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Subject: RE: [office] OFFICE-2656: Default Signing After Encryption isUnacceptable

I largely agree with you, but I think that you may not want to preserve behavior which is a security flaw in the standard. The signing certificate may contain large amounts of privacy-sensitive information, and if you leave that unencrypted when the intent of the user is to encrypt the document, you then have a problem. You brought up regulatory concerns in the other thread - in many countries, leaking private information can be a serious legal issue, and I would have concerns about that.

If we (Office) did that, it would likely turn into a presentation at a security conference about how we made a mistake. We recently had a presentation on how our old encryption technique had mistakes at Blackhat Europe.

The point that you may want to evaluate the integrity of a document with some automated process without knowing the password is a fine one, but that can be accomplished more easily and with much less overhead by just using a simple hash or HMAC.

I don't really see a need to sign the encrypted data, but if someone else wants to do that, that's up to them.

In my opinion, the standard should describe how to properly sign, then encrypt a document, and if someone wants to put a signature somewhere else that does something else, then that should be an extension. The standard cannot prevent implementers from making mistakes, but it should certainly only require approaches which are cryptographically solid.

From: Michael.Brauer@Sun.COM [Michael.Brauer@Sun.COM]
Sent: Thursday, May 06, 2010 4:26 AM
To: Malte Timmermann
Cc: Thorsten Behrens; David LeBlanc; dennis.hamilton@acm.org; 'Patrick Durusau'; ODF TC List
Subject: Re: [office] OFFICE-2656:  Default Signing After Encryption is Unacceptable

Dear TC members,

I agree to Malte here, and suggest that rather than discussing whether
the the one the other way of combining signatures and encryption should
be default or should be allowed, concentrate on the technical details.

So, we know that ODF 1.2 allows to sign encrypted documents, and we
heard voices that this is a wanted feature of ODF 1.2. Therefore we
should keep it.

But there is some uncertainty whether ODF 1.2 also supports encrypting
signed documents. So, the technical question is whether ODF 1.2 already
supports this, and if not, what needs to be done to support that.

So, the only kind of discussion that takes the ODF specification forward
are proposals or clarification that enable ODF to support encryption of
signed documents (if that is not supported already). I would like to ask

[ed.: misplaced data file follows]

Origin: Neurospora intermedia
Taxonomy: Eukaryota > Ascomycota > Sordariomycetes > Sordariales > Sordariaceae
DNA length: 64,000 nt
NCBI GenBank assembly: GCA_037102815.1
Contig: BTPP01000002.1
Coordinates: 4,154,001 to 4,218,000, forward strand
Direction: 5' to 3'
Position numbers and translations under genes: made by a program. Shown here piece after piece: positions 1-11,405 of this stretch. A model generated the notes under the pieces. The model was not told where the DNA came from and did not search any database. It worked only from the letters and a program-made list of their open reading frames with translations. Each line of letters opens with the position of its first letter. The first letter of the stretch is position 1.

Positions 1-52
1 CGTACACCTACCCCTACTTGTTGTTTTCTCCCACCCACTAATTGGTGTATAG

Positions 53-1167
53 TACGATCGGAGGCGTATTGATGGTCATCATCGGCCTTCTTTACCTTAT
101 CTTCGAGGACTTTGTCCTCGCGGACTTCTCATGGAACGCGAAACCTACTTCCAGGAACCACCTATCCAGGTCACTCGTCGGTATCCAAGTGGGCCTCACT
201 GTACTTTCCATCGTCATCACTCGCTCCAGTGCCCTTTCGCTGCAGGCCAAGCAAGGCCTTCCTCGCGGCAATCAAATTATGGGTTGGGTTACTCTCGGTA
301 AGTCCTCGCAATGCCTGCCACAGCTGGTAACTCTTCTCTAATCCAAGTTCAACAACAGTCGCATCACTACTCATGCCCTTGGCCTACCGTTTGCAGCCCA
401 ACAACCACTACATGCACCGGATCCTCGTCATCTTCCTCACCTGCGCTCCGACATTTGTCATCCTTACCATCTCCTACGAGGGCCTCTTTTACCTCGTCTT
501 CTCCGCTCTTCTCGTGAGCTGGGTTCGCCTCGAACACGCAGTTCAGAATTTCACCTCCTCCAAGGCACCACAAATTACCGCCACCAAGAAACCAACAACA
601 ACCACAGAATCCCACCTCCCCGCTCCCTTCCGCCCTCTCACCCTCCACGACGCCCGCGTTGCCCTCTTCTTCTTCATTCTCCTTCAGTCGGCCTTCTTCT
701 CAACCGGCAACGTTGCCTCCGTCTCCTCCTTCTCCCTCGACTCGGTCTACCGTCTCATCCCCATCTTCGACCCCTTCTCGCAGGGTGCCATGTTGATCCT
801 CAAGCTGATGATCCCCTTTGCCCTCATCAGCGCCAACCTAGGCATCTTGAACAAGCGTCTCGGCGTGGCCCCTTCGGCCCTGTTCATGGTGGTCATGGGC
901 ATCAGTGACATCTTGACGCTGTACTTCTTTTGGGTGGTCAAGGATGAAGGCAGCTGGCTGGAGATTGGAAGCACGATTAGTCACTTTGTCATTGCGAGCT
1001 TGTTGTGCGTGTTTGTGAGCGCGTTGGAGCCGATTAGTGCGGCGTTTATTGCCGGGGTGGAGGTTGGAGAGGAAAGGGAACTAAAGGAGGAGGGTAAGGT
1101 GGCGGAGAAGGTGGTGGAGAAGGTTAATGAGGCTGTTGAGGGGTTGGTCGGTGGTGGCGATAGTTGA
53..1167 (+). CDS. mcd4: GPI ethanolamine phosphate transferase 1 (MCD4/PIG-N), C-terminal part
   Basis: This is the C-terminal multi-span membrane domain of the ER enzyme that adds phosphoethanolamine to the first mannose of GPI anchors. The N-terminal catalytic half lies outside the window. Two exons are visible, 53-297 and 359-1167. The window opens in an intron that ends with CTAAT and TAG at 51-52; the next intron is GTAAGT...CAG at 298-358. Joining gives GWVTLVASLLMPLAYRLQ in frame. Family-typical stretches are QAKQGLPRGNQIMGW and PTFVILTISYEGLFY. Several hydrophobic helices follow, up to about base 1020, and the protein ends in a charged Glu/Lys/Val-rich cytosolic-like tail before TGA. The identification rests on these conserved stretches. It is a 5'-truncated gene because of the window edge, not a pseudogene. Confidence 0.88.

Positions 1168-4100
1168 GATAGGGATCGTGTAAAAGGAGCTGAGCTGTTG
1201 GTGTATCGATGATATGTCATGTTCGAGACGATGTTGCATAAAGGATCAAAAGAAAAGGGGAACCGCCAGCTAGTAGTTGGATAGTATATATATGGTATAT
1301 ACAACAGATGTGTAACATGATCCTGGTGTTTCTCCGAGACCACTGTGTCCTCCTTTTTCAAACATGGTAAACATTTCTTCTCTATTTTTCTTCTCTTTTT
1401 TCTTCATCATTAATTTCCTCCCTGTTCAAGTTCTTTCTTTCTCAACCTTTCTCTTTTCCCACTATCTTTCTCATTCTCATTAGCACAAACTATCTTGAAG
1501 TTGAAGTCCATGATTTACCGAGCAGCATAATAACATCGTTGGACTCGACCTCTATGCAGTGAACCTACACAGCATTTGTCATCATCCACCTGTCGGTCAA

all TC members to concentrate on this aspect.

Thank you


On 05/06/10 13:06, Malte Timmermann wrote:
> Hi Thorsten,
> it's not worth discussing which of all possible scenarios is the most
> useful one.
> The specification should allow the different scenarios, and not hinder
> any valid use case - everything else is up to the application.
> Malte.
> Thorsten Behrens wrote, On 05/06/10 12:51:
>> Malte Timmermann wrote:
>>> I fully agree that there are valid use cases that the signature of an
>>> encrypted document MAY also be encrypted.
>>> But you also should agree that there are valid use cases to not encrypt
>>> the signature, because you then can't verify document integrity in
>>> automated processes w/o knowing the encryption keys.
>> Hi Malte,
>> well I guess it's really the other way 'round. Honestly, the
>> overwhelmingly standard case is to sign first, then encrypt
>> (RFC1991, 2440, etc etc). Simply put, encryption means protecting
>> document content from plain sight. A signature is part of the
>> document, and usually conveys at least some amount of likely private
>> information, so the default really should be to encrypt that, too.
>> Apart from that, all the nice things from DSIG like only signing node
>> sets really only work with access to the unencrypted xml streams -
>> so I truly feel that signing encrypted documents is the special
>> case, and signing first the norm, with a wealth of useful variations
>> suddenly then getting straight-forward, instead of being a hard
>> problem.
>> Signing first really is sine qua non - everything else is optional.
>> Cheers,
>> -- Thorsten
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Michael Brauer, Technical Architect Software Engineering
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